Australian manufacturing is neither extinct nor critically endangered, but it will never return to its former shape, the Assistant Minister for Industry, Innovation and Science, Craig Laundy, has told the Future of Manufacturing Forum at UTS Business School.
"Manufacturing absolutely has a future – but it's a different future," he told the forum.
Rather than mass production of finished products, the modern Australian manufacturer would be a provider of high-value components into global supply chains, Mr Laundy said.
This was already happening to an extent, with globally competitive Australian firms using advanced manufacturing techniques to supply components to multinationals, such as Boeing and its Dreamliner project, he said
But more could be done "to seize the opportunities disruption has to offer, to gain niches in global supply chains and global production".
"This includes opportunities for greater integration of Industry 4.0 methods … in other words, a shift from labour-intensive and low-value production to high-value-added manufacturing and the use of digital technologies to enable this."
Greater collaboration between researchers and industry was also vital.
Despite the "doom and gloom" headlines, the reality was that in the past year manufacturing generated $100 billion in export income, just behind the $117 million generated by mining. It accounts for 6 per cent of GDP and 7 per cent of employment, he said.The Shadow Assistant Minister for Manufacturing and Science, Nick Champion, told the forum "the choice is not whether to make things, but what things to make".
The role of government was to foster an environment that allowed manufacturing to survive and prosper, he added. "Critically, [government] must be predictable, stable and consultative in its approach."
Some of the key questions government and the sector needed to address together were: How do we take advantage of growing populations and rising prosperity around the world, particularly in Asia? How do we use the transition to a lower-carbon economy as an opportunity for invest and efficiency rather than as a threat? How do we climb the value chain in an era of low-cost imports? Where are the opportunities to drive capital investment in our manufacturing industries?
"A future Labor government will back manufacturing in and work with industry to answer questions like these," he said.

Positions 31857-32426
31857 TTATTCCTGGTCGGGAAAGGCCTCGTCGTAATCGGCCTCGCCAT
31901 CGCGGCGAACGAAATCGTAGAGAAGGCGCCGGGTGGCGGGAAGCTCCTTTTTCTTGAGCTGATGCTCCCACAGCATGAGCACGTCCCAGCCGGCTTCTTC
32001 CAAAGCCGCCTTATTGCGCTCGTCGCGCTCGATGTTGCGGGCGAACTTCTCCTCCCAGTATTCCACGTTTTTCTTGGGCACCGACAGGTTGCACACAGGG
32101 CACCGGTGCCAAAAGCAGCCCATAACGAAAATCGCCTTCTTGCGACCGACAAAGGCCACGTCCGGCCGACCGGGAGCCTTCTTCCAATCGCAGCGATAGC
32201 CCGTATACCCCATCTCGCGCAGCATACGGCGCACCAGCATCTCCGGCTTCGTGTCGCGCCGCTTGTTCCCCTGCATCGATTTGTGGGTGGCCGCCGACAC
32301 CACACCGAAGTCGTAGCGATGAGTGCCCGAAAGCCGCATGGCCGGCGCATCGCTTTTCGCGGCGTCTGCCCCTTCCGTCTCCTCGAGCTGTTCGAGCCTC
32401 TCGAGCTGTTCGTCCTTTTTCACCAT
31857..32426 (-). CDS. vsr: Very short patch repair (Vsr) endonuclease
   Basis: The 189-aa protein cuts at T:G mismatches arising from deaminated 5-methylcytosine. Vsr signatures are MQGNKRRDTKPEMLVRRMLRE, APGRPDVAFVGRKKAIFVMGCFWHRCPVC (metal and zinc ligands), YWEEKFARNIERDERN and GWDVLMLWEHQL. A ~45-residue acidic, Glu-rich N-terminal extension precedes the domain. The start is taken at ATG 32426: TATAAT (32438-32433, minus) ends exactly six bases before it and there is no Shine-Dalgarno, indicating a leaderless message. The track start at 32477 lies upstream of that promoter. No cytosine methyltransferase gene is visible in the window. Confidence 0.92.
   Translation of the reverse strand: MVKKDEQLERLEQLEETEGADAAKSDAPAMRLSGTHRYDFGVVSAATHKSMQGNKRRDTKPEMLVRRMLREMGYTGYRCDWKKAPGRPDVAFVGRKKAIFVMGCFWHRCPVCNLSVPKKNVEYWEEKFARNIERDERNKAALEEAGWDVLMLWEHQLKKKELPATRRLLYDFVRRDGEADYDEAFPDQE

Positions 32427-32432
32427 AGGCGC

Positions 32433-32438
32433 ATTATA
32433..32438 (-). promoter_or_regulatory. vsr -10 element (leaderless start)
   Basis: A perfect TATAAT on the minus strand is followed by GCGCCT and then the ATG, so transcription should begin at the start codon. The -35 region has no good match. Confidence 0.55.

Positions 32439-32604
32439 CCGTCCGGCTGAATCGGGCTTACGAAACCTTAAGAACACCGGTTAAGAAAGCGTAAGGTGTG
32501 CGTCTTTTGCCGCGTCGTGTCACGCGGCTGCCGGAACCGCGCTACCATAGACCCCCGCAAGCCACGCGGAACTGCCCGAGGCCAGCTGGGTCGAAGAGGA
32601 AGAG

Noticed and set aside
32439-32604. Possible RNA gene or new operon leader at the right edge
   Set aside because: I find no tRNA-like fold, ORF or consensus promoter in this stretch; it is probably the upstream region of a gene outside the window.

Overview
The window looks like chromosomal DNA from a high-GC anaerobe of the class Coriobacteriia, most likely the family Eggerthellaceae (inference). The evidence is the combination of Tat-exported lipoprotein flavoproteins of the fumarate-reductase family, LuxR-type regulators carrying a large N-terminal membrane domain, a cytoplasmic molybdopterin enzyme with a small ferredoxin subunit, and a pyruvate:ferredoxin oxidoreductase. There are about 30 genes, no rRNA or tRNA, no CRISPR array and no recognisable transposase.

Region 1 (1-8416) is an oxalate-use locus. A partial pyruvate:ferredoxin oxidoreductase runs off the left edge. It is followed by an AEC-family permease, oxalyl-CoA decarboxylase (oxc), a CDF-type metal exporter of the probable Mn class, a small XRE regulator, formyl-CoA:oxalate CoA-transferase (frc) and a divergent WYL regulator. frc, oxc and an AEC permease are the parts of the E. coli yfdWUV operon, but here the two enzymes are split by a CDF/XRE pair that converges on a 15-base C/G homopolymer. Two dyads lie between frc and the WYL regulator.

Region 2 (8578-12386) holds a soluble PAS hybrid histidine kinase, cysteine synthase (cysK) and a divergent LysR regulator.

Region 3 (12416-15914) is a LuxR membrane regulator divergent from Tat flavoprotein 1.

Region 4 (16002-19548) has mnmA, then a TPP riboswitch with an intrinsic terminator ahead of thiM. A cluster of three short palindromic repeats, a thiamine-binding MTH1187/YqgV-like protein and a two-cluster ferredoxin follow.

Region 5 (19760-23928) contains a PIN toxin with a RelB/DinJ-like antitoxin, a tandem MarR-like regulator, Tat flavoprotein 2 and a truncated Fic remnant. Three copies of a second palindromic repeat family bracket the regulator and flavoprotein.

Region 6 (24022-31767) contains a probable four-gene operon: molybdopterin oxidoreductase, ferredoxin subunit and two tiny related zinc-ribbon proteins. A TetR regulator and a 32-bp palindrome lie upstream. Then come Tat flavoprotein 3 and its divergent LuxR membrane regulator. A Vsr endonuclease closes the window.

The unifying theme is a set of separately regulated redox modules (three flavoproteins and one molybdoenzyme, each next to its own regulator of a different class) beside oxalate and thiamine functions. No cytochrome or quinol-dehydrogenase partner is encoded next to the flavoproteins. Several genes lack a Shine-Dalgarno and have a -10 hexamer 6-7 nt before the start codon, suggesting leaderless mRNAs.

With government the biggest customer in many markets, procurement policy was also important and should be about fostering capability, not just driving costs down.
The Dean of UTS Business School, Professor Roy Green, told the forum that the innovation message needed to be better communicated – it was not just about start-ups but also about innovation inside existing businesses, as a source of new jobs and growth, he said. Small start-ups could not transform the economy on their own.
International panellist Professor Rodney Brooks, of MIT and Rethink Robotics, addressed the way that robotics and artificial intelligence could provide incremental value, quickly, for manufacturers, while Professor Graham Wren from Strathclyde University outlined the need for industry, academics and government to collaborate.
Professor Jan Godsell, from the Warwick Manufacturing Group in the UK, told delegates: "We have a once in a lifetime opportunity to harness the potential of bringing together our physical systems with our cyber systems… We are on the advent of the cyber-physical age."
The circular economy and the sharing economy were also important trends, she said.
"It is time for you to think… how can you create the next generation of business model that will support your business? Because we have to look beyond the factory… what's going on in these little boxes.
"The real opportunity of the cyber-physical age is to connect different entities from all around the world."
Audio of the forum speakers is availabale on the UTS Business School channel on Mixcloud.